Coluber constrictor priapus

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Coluber constrictor priapus
southern black racer
Scientific classification
Kingdom: Animalia
Phylum: Chordata
Subphylum: Vertebrata
Class: Reptilia
Order: Squamata
Suborder: Serpentes
Family: Colubridae
Genus: Coluber
Species: C. constrictor
Subspecies: C. c. priapus
Trinomial name
Coluber constrictor priapus
Dunn & Wood, 1939

Coluber constrictor priapus, commonly known as the southern black racer, is one of the more common subspecies of nonvenomous Coluber constrictor snakes in the Southeastern United States. The name priapus refers to the proximal spines of the hemipenes being much enlarged into basal hooks, which is characteristic of this subspecies.[1] These snakes are quite active during the day, which increases the chance of sightings. They will eat almost any animal they can overpower, including, rodents, frogs, toads, and lizards. They have been known to charge at people in an attempt to frighten them,[citation needed] but will usually retreat if challenged. They are not venomous. Members of this species generally do not tolerate handling – even after months in captivity – and will typically strike and flail wildly every time they are handled. These snakes are usually thin with a jet black dorsal side with a grey belly and white chin. They are quite fast, giving rise to the name "racer".

Habitat and habits[edit]

Coluber constrictor priapus Average size: 20-56 inches; Record 72 inches. Range: Throughout most of Florida. Diet: Lizards, snakes, frogs, insects, rodents and small birds. Status: Common Note that the Southern Black Racer has a white chin. An Indigo Snake normally has a dark to reddish orange chin. [2]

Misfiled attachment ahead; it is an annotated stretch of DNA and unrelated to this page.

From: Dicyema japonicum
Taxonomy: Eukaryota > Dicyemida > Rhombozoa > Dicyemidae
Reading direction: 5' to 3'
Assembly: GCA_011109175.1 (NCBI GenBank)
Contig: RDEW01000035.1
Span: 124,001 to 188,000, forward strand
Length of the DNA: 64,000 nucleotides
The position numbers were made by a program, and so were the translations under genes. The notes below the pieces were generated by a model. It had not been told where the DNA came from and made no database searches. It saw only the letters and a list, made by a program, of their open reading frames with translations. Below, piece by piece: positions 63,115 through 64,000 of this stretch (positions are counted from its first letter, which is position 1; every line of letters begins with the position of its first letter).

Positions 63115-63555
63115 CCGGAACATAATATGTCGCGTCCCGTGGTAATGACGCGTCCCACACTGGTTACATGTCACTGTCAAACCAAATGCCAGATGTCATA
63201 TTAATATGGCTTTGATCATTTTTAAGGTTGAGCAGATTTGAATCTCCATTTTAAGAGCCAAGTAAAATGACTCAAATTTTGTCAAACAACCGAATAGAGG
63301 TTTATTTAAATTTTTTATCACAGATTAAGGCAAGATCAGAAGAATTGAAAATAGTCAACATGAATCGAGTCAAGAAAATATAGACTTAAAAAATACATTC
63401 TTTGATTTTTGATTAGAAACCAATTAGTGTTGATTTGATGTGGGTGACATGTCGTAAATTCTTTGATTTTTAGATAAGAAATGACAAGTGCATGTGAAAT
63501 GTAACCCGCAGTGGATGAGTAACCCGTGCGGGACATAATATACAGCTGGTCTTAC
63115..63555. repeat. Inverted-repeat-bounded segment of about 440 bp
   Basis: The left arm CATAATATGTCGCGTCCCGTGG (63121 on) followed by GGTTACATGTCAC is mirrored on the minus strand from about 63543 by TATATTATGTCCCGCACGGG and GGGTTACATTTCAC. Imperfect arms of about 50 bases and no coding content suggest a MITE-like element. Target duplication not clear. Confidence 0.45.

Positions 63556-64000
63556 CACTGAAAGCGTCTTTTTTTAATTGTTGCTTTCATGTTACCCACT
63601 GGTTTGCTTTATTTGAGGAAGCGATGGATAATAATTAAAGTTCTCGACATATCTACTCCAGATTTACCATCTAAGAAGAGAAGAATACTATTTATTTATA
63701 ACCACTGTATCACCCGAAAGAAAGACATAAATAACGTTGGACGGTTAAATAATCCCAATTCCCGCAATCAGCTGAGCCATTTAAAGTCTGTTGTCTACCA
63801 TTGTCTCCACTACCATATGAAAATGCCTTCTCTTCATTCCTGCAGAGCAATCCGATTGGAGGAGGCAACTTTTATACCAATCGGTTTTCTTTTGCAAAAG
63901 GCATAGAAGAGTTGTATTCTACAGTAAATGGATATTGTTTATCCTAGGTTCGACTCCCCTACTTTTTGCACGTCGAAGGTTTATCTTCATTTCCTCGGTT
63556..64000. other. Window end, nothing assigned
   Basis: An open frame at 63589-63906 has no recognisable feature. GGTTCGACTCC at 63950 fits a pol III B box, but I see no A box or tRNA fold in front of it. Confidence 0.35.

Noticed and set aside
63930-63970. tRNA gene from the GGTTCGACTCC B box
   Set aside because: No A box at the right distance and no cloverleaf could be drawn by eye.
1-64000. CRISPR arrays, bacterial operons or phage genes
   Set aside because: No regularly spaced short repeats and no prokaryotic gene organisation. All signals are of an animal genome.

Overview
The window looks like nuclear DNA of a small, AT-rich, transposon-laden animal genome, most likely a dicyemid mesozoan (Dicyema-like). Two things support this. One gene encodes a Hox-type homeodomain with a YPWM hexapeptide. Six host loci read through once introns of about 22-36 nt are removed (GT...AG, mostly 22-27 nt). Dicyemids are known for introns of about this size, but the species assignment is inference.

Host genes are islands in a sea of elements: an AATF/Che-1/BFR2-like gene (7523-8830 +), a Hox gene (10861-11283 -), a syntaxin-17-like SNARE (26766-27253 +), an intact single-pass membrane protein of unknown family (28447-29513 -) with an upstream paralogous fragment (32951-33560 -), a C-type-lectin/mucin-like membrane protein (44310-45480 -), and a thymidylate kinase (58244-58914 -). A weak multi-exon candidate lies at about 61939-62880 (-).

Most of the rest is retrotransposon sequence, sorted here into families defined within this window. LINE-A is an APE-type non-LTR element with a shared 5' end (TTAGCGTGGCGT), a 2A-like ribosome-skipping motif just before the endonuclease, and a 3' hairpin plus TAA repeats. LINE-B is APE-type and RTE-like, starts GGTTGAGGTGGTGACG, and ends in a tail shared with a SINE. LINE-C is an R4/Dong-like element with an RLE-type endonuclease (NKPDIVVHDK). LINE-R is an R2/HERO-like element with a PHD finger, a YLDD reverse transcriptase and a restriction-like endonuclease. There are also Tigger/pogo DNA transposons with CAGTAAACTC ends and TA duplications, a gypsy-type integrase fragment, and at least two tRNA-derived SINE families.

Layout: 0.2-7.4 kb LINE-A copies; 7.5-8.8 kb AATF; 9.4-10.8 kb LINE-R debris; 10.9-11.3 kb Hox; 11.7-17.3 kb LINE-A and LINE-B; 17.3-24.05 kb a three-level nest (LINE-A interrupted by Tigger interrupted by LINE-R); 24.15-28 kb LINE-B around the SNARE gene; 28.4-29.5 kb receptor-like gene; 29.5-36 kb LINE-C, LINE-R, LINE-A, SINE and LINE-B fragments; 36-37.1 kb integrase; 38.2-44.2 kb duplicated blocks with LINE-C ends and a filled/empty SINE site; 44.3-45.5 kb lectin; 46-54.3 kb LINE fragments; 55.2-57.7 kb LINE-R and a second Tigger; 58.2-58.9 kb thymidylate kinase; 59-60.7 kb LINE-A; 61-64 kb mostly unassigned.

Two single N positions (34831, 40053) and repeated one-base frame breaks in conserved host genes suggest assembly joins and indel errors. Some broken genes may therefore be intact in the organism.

Diet[edit]

The Southern Black Racer is a predator that relies on lizards, insects, moles, birds, eggs, small snakes, rodents, and frogs. Despite its specific name constrictor (scientific name: Coluber constrictor), the Racer is more likely to suffocate or crush its victim into the ground rather than coiling around it in typical constrictor fashion.[3]

Man remains the biggest enemy of Black Racers. Many are killed on highways and others are intentionally killed out of fear. The white chin causes many people to kill this snake, believing that it is a Cottonmouth—a venomous snake more commonly called a Water Moccasin. The venomous snake has a white lining inside of its mouth. Racers are nonvenomous and do not breed with Cottonmouths. Natural enemies include such birds of prey as hawks including the Red-shouldered Hawk and Broad-winged Hawk. These perching and soaring birds have keen eyesight and drop down from above to capture Black Racers and other snakes thus making their speed and ground awareness ineffectual.[4]

Gallery[edit]

References[edit]

  1. ^ Schmidt,K.P. and D.D. Davis. 1941. Field Book of Snakes of the United States and Canada. G.P. Putnam's Sons. New York. 365 pp. (Coluber constrictor priapus, p. 125.)
  2. ^ E. Laurence Palmer, ed. (December 1949, 1974). Fieldbook of Natural History. McGraw Hill. ISBN 0-07-048425-2. 
  3. ^ E. Laurence Palmer, ed. (December 1949, 1974). Fieldbook of Natural History. McGraw Hill. ISBN 0-07-048425-2. 
  4. ^ John Farrand; John Bull; Roger Tory Peterson, eds. (December 1979). National Audubon Society Field Guide to North American Reptiles and Amphibians. Alfred A Knopf. ISBN 0-394-50824-6.